John Allen Paulos writes in The New York Times that Amir Alexander's book Infinitesimal: How a Dangerous Mathematical Theory Shaped the Modern World "shows that mathematics can...become entangled in ugliness hot and messy."
Alexander's book describes how the 17th-century dispute about the proper understanding of continua both stoked and was fed by the religious tensions of the day.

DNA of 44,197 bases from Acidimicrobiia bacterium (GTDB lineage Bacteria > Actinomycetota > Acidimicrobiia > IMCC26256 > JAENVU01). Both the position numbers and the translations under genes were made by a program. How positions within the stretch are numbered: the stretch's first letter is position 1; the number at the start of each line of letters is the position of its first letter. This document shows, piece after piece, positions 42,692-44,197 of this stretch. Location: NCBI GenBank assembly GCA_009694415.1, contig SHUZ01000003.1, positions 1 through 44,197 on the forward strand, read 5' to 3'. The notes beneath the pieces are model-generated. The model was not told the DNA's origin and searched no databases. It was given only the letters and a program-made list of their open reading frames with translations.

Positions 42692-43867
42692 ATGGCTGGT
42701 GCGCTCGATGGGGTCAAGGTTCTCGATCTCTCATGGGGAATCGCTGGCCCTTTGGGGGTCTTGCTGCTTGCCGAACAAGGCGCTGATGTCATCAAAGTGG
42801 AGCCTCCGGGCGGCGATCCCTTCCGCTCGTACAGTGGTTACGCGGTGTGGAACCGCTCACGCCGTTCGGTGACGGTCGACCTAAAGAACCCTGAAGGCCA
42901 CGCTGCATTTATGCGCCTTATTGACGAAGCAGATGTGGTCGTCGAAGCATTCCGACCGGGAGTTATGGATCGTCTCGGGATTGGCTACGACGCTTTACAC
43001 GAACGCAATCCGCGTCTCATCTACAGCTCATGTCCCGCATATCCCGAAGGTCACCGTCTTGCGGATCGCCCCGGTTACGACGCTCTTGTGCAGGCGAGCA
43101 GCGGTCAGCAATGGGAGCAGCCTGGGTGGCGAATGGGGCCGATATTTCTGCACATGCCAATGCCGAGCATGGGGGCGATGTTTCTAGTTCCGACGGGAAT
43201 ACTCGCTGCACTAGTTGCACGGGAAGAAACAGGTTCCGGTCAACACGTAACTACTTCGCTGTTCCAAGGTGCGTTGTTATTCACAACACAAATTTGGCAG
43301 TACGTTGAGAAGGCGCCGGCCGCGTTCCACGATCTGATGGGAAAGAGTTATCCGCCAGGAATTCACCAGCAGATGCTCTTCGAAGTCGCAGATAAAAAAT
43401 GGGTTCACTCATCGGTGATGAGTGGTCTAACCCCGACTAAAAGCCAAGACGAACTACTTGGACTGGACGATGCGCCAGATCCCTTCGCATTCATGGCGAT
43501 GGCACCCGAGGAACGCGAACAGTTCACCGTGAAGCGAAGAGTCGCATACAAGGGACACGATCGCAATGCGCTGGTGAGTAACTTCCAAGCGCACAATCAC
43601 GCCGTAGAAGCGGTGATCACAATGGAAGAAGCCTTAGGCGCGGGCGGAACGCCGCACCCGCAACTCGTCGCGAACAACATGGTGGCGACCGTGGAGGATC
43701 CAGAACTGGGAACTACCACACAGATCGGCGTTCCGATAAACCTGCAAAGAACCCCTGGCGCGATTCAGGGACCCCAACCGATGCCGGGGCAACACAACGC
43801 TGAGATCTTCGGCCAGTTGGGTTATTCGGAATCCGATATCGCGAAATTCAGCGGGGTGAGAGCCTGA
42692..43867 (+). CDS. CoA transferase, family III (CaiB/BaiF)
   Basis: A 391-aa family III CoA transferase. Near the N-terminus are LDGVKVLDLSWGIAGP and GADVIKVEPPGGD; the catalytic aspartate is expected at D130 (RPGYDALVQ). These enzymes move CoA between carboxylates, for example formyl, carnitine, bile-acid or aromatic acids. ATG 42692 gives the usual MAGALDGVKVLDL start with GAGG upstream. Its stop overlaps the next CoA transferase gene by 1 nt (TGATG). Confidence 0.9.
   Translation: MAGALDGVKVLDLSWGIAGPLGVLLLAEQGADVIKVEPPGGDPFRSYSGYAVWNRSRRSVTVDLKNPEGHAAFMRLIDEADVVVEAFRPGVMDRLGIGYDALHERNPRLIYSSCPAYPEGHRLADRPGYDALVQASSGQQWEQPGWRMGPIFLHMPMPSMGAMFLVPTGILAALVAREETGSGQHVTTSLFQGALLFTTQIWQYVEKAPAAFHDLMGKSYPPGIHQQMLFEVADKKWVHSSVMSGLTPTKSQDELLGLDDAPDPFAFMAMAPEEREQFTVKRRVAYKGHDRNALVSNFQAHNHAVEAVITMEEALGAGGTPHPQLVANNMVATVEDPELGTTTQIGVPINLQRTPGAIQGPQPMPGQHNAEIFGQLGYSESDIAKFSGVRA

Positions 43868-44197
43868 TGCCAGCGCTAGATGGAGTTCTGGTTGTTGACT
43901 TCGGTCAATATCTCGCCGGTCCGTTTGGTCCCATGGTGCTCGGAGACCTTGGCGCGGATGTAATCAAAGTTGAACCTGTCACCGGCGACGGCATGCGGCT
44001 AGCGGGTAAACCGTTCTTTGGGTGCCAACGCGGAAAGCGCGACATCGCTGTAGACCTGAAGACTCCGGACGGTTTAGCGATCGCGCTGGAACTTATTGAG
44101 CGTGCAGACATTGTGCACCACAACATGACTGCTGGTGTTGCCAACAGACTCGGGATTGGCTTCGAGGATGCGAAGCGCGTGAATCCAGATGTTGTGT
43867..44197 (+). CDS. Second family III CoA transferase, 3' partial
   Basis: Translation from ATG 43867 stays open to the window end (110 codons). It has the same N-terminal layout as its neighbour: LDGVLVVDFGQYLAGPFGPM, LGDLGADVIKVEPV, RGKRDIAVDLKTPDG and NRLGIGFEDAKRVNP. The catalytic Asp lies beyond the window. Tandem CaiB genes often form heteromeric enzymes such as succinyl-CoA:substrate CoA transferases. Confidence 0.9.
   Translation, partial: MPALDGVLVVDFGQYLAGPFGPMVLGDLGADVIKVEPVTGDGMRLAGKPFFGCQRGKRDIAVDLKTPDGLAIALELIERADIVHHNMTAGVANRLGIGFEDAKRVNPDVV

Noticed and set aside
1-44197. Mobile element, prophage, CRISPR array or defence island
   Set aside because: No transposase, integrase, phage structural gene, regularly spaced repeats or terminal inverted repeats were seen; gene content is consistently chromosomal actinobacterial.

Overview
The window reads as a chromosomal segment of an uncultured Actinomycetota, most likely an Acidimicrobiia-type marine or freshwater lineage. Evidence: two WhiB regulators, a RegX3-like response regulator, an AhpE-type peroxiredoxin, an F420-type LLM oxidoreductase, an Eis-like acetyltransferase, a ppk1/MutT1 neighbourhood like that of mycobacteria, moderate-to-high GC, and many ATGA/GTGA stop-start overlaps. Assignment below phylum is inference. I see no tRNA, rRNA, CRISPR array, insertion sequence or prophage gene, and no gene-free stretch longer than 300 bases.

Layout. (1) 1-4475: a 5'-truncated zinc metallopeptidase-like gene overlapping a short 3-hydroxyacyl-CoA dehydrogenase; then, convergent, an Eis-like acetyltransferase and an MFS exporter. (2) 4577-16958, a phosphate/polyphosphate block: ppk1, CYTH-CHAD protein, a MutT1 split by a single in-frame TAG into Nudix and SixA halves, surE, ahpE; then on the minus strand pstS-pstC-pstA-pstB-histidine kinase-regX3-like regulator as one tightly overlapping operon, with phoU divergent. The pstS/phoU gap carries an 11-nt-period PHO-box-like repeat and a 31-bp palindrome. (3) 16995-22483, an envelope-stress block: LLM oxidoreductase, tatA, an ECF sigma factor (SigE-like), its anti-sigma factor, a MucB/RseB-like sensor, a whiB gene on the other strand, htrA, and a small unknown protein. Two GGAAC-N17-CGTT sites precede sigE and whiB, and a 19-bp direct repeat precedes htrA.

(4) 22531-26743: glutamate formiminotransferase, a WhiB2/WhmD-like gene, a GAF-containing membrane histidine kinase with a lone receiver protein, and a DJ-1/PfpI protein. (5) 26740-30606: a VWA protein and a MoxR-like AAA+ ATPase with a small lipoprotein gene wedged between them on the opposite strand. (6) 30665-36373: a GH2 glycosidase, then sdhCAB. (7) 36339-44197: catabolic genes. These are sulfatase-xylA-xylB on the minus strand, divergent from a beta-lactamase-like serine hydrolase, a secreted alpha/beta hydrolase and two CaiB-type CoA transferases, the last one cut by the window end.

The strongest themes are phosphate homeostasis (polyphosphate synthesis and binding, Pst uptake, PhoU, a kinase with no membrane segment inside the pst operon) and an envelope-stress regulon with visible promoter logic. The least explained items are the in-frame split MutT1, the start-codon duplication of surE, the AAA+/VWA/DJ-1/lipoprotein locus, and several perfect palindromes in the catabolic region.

The battle Alexander recounts, Paulos says, is not over:
A trace of the dynamic that animated fierce struggles between Jesuit mathematicians and the infinitesimalists, as well as between Hobbes and Wallis, can be found today.
Read the review.